Thursday, August 31, 2023

1 in 3 Adults Knows Someone Who May Be Struggling With Addiction, APA Poll Finds

More than 70% of American adults said they would know how to get help for their friend or family member who was struggling with an addiction, and 53% said they would reach out to a doctor for help, according to the latest findings from APA’s Healthy Minds Monthly Poll. The majority of those surveyed also said that if their loved one was dealing with addiction, they would initiate a conversation with them about addiction.

“It’s promising … that Americans show such openness to talking with loved ones who may have substance use disorders or behavioral addictions,” APA President Petros Levounis, M.D., M.A., said in a news release. The survey suggests that Americans are familiar with various methods of recovery, he continued.

The poll was conducted online by Morning Consult from August 12 to 13 among 2,201 adults. It had a margin of error of ±2 percentage points percentage points. Addiction was defined as a state of psychological or physical dependence (or both) on the use of alcohol or other drugs. The survey also noted that the term addiction sometimes applies to behavioral disorders, such as sexual, internet, or gambling addictions.

Thirty-six percent of respondents said they know someone who struggles with addiction. Further, adults aged 18 to 34 were twice as likely as adults aged 65 or older to say they know someone struggling with addiction (44% vs. 22%). Additional findings include the following:

  • If a loved one was struggling with addiction, 73% of respondents said they would refer this person to recovery treatment; 74% said they would initiate a conversation about mental health or addiction.
  • When asked to select which treatment they would most likely recommend to a loved one with addiction, 24% of respondents selected inpatient treatment and 23% selected support groups such as Alcoholics Anonymous; 19% of respondents had no opinion or did not know what treatment they would recommend to a loved one with addiction.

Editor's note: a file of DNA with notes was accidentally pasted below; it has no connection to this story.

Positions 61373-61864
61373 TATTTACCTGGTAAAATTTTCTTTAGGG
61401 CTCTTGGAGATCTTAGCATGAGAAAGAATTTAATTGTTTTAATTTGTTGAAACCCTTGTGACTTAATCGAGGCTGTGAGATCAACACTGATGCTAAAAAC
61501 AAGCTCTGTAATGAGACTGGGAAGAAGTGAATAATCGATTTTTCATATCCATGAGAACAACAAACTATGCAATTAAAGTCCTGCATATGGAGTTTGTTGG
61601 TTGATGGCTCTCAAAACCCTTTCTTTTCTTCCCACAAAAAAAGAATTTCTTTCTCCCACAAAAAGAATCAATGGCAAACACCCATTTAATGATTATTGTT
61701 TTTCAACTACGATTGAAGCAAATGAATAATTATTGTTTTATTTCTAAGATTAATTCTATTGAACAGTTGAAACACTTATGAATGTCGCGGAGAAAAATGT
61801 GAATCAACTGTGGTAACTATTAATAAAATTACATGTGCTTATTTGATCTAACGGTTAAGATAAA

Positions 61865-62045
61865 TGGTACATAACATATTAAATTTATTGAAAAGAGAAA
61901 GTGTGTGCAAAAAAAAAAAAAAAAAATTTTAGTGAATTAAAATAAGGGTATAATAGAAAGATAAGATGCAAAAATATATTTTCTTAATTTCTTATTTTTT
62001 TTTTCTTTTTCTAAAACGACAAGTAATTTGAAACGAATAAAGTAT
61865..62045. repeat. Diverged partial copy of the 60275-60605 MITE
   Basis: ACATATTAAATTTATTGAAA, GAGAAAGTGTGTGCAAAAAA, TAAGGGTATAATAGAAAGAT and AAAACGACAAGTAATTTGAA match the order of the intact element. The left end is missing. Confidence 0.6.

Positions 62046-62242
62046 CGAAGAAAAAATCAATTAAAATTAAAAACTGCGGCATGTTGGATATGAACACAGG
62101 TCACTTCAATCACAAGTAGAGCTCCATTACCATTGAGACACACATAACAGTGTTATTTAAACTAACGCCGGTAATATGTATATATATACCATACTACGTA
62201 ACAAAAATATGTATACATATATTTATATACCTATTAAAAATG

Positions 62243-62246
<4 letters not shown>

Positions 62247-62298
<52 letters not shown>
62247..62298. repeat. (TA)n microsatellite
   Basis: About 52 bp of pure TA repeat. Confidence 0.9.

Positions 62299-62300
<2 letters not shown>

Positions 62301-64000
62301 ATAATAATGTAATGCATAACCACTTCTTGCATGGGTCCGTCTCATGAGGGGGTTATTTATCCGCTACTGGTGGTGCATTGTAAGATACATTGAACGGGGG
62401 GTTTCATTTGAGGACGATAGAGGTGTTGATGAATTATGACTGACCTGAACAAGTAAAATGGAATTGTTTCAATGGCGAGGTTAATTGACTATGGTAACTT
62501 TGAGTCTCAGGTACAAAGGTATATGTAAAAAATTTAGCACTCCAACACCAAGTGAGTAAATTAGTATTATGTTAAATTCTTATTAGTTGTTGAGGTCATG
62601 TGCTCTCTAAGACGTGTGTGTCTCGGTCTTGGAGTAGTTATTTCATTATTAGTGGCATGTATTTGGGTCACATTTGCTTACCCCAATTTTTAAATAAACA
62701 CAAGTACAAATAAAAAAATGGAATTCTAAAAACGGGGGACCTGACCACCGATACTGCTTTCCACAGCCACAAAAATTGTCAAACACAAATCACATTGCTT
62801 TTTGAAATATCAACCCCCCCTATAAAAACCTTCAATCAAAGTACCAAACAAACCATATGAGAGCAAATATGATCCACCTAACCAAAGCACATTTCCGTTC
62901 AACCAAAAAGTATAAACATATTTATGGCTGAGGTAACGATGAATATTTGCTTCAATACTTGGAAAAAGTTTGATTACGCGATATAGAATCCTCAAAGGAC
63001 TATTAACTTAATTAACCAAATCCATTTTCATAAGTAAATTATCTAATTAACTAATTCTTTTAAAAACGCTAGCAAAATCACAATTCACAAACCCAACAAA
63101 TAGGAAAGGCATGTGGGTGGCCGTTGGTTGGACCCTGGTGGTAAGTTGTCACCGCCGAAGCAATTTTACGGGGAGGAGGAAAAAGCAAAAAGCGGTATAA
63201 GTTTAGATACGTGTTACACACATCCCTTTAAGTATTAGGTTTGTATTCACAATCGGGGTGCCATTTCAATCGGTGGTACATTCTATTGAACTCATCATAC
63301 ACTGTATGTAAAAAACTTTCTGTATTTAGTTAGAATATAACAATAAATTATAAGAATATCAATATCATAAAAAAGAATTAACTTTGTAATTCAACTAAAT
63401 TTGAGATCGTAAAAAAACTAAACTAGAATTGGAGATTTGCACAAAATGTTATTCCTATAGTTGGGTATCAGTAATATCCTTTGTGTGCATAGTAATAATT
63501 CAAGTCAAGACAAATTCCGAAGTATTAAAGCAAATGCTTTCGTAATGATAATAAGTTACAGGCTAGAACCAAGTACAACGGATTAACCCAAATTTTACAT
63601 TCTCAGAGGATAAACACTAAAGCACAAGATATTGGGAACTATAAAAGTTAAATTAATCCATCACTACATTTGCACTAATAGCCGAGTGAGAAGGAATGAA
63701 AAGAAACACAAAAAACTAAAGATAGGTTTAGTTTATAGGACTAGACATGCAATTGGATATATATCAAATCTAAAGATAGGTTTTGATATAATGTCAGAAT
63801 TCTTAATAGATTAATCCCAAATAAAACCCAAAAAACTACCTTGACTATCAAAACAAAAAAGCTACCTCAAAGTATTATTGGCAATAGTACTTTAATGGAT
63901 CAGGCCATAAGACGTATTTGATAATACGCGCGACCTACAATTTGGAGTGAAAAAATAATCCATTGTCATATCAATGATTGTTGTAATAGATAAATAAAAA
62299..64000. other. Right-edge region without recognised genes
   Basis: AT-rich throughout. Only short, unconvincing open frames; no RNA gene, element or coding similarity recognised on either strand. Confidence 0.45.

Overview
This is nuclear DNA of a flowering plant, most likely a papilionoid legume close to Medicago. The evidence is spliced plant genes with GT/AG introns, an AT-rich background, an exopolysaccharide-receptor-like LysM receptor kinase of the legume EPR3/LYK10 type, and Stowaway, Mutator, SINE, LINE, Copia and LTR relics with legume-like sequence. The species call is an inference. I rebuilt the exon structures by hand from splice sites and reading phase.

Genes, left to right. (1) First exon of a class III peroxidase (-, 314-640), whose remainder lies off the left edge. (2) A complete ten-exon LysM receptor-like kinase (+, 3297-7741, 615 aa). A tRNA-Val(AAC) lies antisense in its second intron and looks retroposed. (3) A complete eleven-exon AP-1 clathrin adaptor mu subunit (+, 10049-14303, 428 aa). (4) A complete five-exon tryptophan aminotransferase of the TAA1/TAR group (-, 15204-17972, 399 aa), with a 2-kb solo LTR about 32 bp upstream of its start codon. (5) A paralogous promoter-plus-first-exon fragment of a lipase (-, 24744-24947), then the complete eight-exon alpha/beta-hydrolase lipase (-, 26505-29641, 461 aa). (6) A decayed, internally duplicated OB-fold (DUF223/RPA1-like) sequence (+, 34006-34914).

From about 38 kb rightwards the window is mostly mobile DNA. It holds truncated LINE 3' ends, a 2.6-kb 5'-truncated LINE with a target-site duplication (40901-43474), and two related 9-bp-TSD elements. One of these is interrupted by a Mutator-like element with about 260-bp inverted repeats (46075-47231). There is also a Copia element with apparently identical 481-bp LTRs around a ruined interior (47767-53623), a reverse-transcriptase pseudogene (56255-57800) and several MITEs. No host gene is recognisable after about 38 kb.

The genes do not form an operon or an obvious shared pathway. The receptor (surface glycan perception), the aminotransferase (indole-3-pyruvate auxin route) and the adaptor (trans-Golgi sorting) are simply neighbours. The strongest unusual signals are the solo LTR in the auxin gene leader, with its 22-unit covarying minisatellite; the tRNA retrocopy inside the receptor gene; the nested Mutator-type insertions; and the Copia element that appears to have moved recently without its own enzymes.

• Among the available responses on the survey, 65% of respondents considered recovery from a mental illness or addiction to be “Being able to function better in life,” while 38% said they consider recovery to be “Feeling better.”
  • Only 7% of respondents said they did not think recovery from a mental illness or addiction is possible.

Overall, 8% of respondents said they would turn to social media for help for a loved one struggling with addiction. Among those aged 18 to 44, however, about 15% said they would reach out to social media.

“Reaching younger generations with credible, evidence-based information on social media, particularly about subjects like mental illness and addiction, is critical,” APA CEO and Medical Director Saul Levin, M.D., M.P.A., said in the release. “The trends in the poll absolutely support that organizations [such as APA] have a role to play in ensuring medically accurate information is available and widespread on these channels.”

For related information, see the Psychiatric News AlertRespondents to APA Poll Express Confidence in Psychiatry as Innovative Field.”

(Image: iStock/KatarzynaBialasiewicz)

Nominations Due Friday for APA Trustee Positions

APA’s success hinges on the expertise, knowledge, and input of its members. Help shape the future of APA and the profession of psychiatry by nominating yourself or a colleague for one of the open positions on APA’s Board of Trustees by Friday, September 1.



The content of Psychiatric News does not necessarily reflect the views of APA or the editors. Unless so stated, neither Psychiatric News nor APA guarantees, warrants, or endorses information or advertising in this newspaper. Clinical opinions are not peer reviewed and thus should be independently verified.